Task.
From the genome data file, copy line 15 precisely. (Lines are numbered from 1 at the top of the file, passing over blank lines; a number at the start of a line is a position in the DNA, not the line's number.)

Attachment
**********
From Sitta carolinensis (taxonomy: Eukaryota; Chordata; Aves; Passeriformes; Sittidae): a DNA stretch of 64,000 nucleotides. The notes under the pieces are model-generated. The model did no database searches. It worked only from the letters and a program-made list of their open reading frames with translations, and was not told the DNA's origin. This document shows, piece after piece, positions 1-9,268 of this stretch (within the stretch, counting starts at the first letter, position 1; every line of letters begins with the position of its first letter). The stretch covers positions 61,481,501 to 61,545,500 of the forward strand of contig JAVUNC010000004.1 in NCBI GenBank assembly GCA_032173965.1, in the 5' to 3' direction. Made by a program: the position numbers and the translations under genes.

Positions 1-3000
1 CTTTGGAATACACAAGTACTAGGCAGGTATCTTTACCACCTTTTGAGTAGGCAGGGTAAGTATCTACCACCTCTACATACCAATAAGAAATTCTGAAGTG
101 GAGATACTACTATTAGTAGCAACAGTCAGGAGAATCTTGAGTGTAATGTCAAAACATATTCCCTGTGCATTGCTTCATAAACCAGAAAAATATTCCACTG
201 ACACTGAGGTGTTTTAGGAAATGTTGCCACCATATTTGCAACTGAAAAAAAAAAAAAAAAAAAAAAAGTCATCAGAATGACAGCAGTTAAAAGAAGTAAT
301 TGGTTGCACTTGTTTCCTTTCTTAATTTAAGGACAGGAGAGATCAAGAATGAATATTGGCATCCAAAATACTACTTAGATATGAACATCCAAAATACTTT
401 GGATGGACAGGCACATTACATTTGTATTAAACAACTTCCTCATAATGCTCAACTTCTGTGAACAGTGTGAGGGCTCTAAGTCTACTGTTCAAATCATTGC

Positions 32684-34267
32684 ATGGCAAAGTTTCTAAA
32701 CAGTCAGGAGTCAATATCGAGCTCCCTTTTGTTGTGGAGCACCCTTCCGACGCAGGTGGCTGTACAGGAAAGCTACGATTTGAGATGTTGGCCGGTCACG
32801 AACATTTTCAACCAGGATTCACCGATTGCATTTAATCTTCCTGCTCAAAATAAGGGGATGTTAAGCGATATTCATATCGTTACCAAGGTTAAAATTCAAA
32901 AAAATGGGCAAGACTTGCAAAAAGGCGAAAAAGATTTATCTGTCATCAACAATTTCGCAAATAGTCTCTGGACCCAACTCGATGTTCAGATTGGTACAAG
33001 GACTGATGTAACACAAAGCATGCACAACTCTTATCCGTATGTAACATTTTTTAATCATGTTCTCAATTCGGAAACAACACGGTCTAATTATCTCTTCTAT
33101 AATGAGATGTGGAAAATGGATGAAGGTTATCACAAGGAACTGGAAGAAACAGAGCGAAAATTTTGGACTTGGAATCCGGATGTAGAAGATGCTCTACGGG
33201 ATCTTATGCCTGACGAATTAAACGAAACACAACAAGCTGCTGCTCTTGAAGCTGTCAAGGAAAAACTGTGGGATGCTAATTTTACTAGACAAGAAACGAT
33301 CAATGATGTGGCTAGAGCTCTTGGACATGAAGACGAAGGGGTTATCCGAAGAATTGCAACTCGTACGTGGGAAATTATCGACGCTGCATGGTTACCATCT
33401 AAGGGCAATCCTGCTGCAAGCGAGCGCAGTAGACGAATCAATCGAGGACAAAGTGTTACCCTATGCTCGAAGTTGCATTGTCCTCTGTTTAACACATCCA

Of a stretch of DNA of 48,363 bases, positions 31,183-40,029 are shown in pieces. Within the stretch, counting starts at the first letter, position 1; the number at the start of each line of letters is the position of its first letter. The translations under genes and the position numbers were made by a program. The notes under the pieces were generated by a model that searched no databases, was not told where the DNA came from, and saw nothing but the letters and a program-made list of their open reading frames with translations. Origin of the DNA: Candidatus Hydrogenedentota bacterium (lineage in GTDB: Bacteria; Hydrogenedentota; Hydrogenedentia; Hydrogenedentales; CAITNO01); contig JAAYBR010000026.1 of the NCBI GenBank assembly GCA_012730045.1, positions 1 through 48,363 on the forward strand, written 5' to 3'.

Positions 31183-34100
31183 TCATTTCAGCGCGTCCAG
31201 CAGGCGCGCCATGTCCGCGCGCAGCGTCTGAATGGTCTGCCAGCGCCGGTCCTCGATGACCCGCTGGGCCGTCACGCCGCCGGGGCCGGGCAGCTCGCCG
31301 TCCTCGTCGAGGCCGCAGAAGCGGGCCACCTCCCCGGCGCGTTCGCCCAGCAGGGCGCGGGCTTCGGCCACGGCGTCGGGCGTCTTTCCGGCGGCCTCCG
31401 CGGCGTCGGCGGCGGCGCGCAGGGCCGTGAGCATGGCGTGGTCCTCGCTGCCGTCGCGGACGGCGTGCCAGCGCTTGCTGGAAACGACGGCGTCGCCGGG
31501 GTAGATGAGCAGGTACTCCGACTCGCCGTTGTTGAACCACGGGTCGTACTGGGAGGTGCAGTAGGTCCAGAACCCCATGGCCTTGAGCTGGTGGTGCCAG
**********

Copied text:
33201 ATCTTATGCCTGACGAATTAAACGAAACACAACAAGCTGCTGCTCTTGAAGCTGTCAAGGAAAAACTGTGGGATGCTAATTTTACTAGACAAGAAACGAT